Climatologist: El Niño not related to wet November storms in Sierra
CARSON CITY, Nev. — A Nevada climatologist told the Nevada Governor’s Drought Forum fall precipitation is ahead of normal in the valleys of Western Nevada and “right around normal” in the mountains.
“We’ve really had a kind of wet summer up here in Northern Nevada,” State Climatologist Doug Boyle said Friday. “The main message is that, in the lower valley areas, we seem to be seeing above normal precipitation for the water year so far.”
Boyle said total fall rainfall at the Reno-Tahoe International Airport thus far is more than three inches.
“That puts us somewhere between 200 and 250 percent of normal,” he said.
He said that’s true of valley areas across northern and Western Nevada. In the mountains, he said 3-5 inches of water at Mount Rose is “right at normal and about 10 percent of what we need for the entire water year.”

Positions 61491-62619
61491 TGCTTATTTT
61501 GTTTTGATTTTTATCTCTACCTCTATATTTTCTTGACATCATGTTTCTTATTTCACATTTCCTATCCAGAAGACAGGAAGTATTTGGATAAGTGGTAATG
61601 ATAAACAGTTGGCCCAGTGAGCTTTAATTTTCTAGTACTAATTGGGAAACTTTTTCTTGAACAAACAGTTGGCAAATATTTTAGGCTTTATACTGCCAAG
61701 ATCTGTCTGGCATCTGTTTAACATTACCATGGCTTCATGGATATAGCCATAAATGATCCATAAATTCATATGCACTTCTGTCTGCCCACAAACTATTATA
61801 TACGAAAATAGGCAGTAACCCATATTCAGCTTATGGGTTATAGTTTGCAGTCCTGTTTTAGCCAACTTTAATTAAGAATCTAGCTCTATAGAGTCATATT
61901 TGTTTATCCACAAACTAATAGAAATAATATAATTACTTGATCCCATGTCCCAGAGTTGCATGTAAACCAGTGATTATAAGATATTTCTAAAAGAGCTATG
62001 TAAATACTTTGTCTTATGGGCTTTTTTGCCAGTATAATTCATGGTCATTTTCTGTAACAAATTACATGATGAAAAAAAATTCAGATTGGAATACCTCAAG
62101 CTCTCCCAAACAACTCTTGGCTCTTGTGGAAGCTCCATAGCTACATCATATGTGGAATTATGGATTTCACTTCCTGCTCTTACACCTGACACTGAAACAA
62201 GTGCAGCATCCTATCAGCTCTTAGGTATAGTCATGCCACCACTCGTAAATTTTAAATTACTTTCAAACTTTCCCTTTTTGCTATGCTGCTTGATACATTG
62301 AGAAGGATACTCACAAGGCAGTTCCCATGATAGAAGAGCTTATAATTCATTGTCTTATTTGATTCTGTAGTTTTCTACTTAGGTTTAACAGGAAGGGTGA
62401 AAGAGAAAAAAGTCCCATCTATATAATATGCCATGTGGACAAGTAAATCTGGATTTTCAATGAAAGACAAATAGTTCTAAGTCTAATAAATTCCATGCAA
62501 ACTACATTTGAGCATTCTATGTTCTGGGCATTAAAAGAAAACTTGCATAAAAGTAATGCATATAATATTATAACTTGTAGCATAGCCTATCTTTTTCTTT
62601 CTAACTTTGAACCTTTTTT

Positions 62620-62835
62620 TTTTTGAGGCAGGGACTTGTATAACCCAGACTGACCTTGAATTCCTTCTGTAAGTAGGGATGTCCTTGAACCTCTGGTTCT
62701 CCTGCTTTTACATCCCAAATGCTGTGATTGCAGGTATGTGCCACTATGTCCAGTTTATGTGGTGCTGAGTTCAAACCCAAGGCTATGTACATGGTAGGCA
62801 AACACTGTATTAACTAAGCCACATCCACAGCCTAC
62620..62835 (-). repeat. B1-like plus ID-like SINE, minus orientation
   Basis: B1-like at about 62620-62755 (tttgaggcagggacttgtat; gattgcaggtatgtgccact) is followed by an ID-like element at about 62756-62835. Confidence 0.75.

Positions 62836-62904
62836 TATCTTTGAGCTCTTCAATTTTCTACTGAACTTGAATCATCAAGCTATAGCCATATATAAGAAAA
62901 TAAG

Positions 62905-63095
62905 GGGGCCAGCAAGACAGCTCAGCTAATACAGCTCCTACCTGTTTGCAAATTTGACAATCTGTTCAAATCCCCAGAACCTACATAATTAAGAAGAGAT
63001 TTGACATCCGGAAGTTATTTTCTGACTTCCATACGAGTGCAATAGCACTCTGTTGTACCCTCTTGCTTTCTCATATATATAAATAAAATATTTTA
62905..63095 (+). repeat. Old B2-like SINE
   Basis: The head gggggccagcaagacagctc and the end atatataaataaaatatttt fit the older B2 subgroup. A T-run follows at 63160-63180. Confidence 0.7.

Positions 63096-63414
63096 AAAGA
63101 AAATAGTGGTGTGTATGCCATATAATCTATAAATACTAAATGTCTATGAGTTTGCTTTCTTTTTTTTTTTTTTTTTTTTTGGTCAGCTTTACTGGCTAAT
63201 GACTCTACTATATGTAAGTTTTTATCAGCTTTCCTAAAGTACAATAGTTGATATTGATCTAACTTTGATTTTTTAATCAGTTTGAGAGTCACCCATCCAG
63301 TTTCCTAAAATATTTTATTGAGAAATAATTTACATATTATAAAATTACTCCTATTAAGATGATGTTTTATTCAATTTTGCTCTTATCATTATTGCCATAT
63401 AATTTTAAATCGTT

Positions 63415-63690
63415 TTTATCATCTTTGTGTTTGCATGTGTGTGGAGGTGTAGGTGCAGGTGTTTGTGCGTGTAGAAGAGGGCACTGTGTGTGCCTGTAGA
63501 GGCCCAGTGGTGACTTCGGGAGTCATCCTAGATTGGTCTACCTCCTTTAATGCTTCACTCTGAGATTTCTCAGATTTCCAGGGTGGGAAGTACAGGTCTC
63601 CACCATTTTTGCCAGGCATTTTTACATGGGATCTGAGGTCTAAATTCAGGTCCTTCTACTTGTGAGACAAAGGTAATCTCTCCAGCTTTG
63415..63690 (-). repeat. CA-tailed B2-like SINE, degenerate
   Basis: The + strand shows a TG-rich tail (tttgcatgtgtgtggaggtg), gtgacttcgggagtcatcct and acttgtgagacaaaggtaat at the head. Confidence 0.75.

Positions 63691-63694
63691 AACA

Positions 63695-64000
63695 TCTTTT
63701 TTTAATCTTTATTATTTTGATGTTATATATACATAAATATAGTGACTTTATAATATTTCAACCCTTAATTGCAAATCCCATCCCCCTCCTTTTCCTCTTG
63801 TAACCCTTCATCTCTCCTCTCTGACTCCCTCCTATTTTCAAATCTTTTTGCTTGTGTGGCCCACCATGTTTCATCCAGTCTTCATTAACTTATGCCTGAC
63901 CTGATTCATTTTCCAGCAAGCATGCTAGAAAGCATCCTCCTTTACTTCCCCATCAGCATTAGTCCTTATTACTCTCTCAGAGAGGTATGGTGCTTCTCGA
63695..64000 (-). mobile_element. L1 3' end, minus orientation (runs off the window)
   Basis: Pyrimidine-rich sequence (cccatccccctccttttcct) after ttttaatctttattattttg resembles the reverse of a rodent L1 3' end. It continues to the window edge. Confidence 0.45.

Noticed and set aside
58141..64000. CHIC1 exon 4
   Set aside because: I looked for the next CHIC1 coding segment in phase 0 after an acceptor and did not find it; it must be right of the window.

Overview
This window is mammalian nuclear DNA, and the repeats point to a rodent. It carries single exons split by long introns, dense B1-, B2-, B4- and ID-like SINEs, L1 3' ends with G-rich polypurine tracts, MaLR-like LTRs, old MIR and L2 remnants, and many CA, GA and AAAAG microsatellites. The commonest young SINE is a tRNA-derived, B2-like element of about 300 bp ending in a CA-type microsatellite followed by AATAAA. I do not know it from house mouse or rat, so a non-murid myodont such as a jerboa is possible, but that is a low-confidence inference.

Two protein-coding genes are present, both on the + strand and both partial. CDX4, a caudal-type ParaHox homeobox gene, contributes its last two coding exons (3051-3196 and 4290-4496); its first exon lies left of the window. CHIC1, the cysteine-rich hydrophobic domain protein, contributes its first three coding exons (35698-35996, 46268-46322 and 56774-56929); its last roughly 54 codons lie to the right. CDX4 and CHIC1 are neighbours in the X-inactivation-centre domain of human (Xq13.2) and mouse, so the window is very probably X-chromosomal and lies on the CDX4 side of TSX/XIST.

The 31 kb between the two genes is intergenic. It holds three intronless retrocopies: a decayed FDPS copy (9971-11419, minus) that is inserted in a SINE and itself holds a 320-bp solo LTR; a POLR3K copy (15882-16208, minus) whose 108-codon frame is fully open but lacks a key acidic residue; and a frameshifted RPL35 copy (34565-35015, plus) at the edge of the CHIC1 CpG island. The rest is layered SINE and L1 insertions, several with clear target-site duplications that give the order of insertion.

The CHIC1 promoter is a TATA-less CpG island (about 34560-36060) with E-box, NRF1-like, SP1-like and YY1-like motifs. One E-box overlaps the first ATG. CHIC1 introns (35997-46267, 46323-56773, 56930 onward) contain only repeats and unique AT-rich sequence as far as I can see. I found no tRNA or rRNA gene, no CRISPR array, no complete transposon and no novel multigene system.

The Reno precipitation, he said, is just about half what’s needed for the year.
While “we’re right where we want to be,” Boyle said it’s still too early to predict a heavy winter.
“There’s quite a bit of uncertainty whether we’re going to get a wetter than average year,” he said, adding those predictions are based on El Niño conditions.
“The El Niño conditions are continuing to increase in strength,” he said. “The thought is this could be the third strongest El Niño we’ve seen historically.”
But Boyle said surprisingly, “the storms we’ve seen so far this year don’t seem to be El Niño related at all.”
“They’re all coming from the north,” he said.
He made the report at the meeting of the Governor’s Drought Forum at the Capitol Guinn Room on Friday.